Owing, in great measure, to the exertions of Mr. Bright, who wrote a pamphlet on the subject, and talked with various personages in authority, an agitation was set on foot at this period relative to the old matter of the ill-treatment of sailors on board of American vessels. Hawthorne himself intended publishing something on the subject, but, with the exception of some letters to private individuals and his despatches to Congress, never found opportunity to carry out his purpose. The evil, in time, abated itself, chiefly owing to the decay of the commerce that had given rise to it. But the subject was discussed in the House, on the motion of Lord Houghton, as may he seen in the subjoined letter from Bright to Hawthorne:--
WEST DERBY, LIVERPOOL, July 29, 1859.
MY DEAR MR. HAWTHORNE,--A letter is waiting for you at Whitby, where I supposed you were. Monckton Milnes is bringing on the ship-cruelty question in the House on the 2d August, and he wishes you very much to send him a few lines relative to the matter. Do please write to him at 16 Upper Brook Street, and tell him, if you will kindly do so, that the evils are very real, and the law quite inoperative. Mr. Ticknor, Mr. Jay, and Charles Morton are going to try what your Congress can do; and on this side, Mr. Milnes will move an address to the Queen, "praying her to enter into negotiations with the Government of the United States for the purpose of preventing the gross cruelties practised on merchant seamen engaged in the traffic between this country and the United States, and for bringing the offenders to justice." To this I hope no objection can he raised, either on this side or on yours. Please do not lose a post in writing to Milnes, or it may be too late. Tuesday is the day.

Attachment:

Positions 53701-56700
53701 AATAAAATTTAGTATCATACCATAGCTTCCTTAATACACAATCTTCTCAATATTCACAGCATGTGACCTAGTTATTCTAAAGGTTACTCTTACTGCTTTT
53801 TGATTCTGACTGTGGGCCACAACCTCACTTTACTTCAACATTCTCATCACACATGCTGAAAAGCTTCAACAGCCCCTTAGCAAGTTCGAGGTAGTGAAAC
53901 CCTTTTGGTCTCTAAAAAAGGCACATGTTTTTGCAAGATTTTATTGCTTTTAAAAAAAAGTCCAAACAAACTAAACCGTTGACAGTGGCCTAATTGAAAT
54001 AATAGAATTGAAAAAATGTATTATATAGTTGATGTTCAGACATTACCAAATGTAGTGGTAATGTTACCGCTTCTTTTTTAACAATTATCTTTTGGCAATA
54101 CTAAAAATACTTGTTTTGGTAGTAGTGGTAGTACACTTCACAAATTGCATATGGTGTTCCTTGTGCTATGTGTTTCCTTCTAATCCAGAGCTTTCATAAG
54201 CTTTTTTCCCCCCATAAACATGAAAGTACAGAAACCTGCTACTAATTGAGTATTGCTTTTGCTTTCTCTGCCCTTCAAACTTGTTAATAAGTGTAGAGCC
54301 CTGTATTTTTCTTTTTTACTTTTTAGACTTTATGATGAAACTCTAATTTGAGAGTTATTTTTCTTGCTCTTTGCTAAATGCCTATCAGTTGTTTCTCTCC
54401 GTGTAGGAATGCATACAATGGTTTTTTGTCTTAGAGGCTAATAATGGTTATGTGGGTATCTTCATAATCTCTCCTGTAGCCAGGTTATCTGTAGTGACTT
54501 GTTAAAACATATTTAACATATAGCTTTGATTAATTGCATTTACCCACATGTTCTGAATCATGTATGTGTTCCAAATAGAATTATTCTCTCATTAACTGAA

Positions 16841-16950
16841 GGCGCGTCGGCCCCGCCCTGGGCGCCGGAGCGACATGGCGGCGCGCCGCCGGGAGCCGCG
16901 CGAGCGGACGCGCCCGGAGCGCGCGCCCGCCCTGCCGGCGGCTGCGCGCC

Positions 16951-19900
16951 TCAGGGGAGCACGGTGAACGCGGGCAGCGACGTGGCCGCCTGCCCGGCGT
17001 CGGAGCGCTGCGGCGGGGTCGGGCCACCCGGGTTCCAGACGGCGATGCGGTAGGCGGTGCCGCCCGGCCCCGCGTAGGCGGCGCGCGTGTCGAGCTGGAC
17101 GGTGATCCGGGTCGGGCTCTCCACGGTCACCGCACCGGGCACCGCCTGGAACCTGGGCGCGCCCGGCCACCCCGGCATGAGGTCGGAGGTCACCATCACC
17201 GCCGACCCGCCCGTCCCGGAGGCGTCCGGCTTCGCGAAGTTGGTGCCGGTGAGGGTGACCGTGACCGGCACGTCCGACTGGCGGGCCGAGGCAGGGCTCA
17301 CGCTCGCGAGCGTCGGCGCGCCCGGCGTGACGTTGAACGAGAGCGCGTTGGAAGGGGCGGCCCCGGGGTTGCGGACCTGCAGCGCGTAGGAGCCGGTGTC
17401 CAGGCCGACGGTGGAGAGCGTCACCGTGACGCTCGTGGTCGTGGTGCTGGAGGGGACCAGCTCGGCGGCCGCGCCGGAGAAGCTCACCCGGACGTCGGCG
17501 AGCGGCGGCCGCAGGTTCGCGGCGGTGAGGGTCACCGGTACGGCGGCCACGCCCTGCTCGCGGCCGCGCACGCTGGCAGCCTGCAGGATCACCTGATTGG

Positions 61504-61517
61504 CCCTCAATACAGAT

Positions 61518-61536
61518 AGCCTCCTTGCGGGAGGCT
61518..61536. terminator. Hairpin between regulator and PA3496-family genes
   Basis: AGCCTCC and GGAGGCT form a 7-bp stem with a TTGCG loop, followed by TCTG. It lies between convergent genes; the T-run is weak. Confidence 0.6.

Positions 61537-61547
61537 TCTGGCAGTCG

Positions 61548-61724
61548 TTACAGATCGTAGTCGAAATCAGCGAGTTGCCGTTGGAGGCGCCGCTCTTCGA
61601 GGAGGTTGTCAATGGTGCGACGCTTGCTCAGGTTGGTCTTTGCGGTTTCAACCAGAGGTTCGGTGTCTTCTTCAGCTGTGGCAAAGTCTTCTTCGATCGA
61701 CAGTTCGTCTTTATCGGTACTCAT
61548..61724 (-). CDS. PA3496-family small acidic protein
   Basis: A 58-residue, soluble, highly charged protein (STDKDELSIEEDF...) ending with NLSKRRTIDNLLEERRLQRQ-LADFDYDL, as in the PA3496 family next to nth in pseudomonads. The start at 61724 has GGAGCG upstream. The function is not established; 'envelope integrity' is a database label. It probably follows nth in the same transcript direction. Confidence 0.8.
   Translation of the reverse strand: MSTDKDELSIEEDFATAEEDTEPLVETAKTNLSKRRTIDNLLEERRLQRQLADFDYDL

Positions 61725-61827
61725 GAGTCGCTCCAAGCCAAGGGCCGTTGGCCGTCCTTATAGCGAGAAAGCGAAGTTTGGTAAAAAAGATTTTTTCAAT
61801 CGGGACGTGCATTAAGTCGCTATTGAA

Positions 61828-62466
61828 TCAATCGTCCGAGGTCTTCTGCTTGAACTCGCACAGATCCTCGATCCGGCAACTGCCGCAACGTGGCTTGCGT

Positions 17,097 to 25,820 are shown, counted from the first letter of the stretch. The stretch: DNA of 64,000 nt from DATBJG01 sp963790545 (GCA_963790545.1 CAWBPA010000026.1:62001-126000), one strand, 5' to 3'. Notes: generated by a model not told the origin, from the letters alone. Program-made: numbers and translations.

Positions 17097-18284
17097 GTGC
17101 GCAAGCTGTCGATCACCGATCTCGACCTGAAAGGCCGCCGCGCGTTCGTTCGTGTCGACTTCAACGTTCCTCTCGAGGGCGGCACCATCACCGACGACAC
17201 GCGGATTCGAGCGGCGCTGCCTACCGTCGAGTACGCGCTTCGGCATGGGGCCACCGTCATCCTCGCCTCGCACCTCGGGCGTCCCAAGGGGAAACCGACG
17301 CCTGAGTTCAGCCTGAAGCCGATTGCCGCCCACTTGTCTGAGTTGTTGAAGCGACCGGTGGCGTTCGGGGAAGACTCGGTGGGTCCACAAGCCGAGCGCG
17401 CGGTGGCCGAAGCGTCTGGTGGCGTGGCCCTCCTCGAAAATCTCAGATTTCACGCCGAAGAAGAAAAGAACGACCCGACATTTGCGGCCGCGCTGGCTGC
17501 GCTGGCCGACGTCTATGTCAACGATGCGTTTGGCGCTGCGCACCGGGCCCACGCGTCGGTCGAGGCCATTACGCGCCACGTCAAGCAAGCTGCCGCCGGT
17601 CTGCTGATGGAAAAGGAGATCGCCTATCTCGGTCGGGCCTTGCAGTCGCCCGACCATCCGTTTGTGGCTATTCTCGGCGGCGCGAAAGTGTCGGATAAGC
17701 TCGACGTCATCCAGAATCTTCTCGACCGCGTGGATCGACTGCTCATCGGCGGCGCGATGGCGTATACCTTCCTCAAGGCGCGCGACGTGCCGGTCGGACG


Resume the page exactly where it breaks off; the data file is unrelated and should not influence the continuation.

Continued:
I am already longing to be with you all again, and must certainly come to see you if you will let me.
H. A. BRIGHT.
--At Redcar, Hawthorne used to write during the morning until dinner-time, which was at half-past one; and after dinner, except when it rained too heavily, he would take his son out to walk with him. We generally went northward along the sands; and at a certain point of the coast, where there was a sort of inlet, Hawthorne would seat himself, and allow the boy to go in swimming. Then they would resume their walk, and generally strike inland, and return by a roundabout way to Redcar. The dark mass of the little town, with the red sunset sky behind it, presented quite a picturesque effect, of the solemn and dreary order. Hawthorne's health improved during his residence here; and upon the whole he seems rather to have gained than lost from this last year in England.